Also, please reach out to the LGBTQ+ community and all of those you have offended before. Embrace them with open arms and patiently search for the common ground for us to move forward. I believe you have the heart to spark a real change to the sufferings of our fellowmen. I pray that your health will be at its summit to battle against the more valuable, salient, and pressing issues and challenges that we face as a people in the future. Because your loss is our loss and your win is our win.
Finally, I hope you lend your ears this time.
Benre J. Zenarosa is a freelance writer. He’s the recipient of the 2016 Lasallian Scholarum Award for Outstanding Published Column Article on Youth and Education in a Nationally Circulated Publication. His works have appeared in the Philippine Daily Inquirer, Rappler.com, and The Nation. He’s from Makati City, Philippines.
Andre Ward Retires From The Ring
By: Sean Crose
Andre Ward, the light heavyweight mutli-titlist, former Olympian and one time king of the super middleweight division has announced his retirement from the sport of boxing. The news took the fight world by surprise, as Ward is currently regarded by many as being the pound for pound best in the sport of boxing at the moment. Still, the thirty-three year old made clear in a message on his web page that it was time for him to move on from the dangerous sport which has made him famous. “As I walk away from the sport of boxing today,” he wrote, “I leave at the top of your glorious mountain, which was always my vision and my dream. I did it. We did it.”
Ward steps away from the ring with an unblemished record of thirty-two wins and no defeats. His last fight was a rematch against light heavyweight powerhouse Sergey Kovalev, who he beat decisively by way of a viscous body attack. That fight confirmed that Ward was indeed one of the smartest boxers in the sport, but also showed that the man had power to hang with the hardest of hitters and still emerge victorious. Such battles, however, have clearly taken their toll on the man. “I want to be clear,” he writes, “I am leaving because my body can no longer put up with the rigors of the sport and therefore my desire to fight is no longer there.”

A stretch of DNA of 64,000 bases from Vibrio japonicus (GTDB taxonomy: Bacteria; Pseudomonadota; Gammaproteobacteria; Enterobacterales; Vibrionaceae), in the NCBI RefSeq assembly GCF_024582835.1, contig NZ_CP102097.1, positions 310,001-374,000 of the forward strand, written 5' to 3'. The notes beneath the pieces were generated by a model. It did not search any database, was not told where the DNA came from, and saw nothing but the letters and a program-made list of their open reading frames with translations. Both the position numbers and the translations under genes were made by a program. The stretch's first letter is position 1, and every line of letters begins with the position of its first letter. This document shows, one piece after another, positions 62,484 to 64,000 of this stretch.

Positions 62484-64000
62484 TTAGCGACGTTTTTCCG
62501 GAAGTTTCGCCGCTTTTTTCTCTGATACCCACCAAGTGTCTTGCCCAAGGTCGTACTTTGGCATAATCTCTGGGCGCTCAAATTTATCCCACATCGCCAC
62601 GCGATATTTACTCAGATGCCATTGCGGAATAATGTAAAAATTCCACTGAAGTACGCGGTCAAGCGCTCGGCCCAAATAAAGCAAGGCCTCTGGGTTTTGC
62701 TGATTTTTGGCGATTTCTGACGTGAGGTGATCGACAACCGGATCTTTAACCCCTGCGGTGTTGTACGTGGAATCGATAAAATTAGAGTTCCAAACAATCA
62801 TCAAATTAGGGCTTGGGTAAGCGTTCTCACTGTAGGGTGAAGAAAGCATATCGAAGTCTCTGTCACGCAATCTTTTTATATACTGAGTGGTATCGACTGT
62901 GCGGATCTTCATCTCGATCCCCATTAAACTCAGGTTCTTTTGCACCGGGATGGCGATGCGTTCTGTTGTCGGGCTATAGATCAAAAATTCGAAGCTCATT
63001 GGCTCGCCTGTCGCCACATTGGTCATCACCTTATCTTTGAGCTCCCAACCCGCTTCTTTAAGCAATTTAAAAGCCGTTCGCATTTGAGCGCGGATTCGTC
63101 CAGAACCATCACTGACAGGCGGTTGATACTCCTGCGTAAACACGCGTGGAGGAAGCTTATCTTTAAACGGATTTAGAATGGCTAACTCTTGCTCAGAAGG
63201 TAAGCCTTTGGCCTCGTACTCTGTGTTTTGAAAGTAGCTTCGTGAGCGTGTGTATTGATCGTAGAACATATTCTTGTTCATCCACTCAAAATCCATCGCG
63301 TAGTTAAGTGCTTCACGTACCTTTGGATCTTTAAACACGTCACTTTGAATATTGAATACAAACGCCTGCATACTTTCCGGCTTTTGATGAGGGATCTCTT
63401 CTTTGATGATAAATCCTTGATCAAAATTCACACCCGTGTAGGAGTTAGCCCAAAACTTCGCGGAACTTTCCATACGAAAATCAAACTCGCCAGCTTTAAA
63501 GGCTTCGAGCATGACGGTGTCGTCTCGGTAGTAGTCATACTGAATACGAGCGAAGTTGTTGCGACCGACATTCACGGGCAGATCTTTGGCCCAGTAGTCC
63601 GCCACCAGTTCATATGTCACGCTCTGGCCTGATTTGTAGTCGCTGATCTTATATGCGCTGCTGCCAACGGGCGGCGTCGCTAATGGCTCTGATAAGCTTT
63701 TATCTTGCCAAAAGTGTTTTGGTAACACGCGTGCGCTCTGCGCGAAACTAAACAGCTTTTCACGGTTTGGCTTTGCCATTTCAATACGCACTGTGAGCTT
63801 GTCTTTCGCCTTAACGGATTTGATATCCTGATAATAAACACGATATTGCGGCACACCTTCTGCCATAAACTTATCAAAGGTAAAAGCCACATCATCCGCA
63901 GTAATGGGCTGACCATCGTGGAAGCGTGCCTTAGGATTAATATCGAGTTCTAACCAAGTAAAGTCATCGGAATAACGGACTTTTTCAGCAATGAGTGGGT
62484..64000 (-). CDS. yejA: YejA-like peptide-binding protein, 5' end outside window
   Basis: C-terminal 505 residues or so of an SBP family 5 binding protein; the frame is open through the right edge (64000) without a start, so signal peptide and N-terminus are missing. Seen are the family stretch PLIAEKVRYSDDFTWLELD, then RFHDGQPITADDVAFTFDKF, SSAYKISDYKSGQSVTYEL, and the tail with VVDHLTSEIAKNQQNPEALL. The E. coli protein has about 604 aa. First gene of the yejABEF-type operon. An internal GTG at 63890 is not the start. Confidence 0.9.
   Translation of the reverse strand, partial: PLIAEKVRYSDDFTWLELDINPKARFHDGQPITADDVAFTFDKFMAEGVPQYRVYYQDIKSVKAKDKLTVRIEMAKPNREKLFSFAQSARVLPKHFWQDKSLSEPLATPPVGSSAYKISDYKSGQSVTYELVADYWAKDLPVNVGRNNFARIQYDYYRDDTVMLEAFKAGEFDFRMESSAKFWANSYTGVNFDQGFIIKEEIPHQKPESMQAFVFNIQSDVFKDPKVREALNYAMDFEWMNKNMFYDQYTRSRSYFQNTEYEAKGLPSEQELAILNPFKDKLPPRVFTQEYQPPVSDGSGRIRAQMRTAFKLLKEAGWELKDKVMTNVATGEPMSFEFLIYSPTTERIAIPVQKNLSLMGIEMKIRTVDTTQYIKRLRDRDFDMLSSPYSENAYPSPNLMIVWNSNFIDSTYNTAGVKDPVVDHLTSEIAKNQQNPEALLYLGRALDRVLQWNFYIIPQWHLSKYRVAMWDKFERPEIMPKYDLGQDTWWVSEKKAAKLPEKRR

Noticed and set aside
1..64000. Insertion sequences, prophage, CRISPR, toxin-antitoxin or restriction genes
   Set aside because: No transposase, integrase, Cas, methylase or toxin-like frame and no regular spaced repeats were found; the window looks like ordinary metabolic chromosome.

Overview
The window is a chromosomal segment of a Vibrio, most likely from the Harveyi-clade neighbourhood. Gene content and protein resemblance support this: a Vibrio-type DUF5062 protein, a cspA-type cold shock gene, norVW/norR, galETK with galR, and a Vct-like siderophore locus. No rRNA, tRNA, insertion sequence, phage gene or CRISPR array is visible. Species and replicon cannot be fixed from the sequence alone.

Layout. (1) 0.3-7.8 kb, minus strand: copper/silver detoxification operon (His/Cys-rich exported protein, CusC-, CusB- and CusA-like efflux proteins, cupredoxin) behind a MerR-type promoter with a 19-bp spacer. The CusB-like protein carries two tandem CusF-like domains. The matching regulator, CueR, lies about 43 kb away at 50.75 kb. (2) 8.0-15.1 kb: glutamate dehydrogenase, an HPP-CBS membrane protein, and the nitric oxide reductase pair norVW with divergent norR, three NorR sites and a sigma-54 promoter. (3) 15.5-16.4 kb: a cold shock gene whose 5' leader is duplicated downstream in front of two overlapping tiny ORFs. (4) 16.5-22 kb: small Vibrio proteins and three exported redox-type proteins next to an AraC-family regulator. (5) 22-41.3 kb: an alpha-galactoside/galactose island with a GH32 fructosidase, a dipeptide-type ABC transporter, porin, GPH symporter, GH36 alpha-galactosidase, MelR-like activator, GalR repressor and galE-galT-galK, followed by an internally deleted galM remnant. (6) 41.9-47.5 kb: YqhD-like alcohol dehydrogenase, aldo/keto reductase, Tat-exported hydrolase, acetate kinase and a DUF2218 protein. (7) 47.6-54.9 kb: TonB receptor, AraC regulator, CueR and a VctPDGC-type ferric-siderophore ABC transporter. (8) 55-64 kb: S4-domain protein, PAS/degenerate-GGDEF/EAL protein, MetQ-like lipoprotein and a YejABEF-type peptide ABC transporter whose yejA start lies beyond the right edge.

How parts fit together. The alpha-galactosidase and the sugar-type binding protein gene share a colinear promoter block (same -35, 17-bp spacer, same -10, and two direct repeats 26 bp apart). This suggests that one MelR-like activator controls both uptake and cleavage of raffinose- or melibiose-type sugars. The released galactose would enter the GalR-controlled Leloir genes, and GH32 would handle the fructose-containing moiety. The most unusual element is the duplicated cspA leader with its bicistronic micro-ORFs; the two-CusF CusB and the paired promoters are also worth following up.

Although Ward may technically be just slightly removed from his prime, at best, he has proven to be the rarest of athletes in that he’s stepping away from the sport which has earned him enormous sums of money and accolades while remaining on top of it. Future big fights, perhaps with middleweight powerhouse Gennady Golovkin or fellow light heavyweight titlist Adonis Stevenson might remain, but it’s clear that Ward, who would be a certain favorite against either fighter, no longer feels the need to prove himself. Most would agree he doesn’t have to. “MISSION ACCOMPLISHED!” Ward posted in a tweet that was accompanied by an impressive one minute video.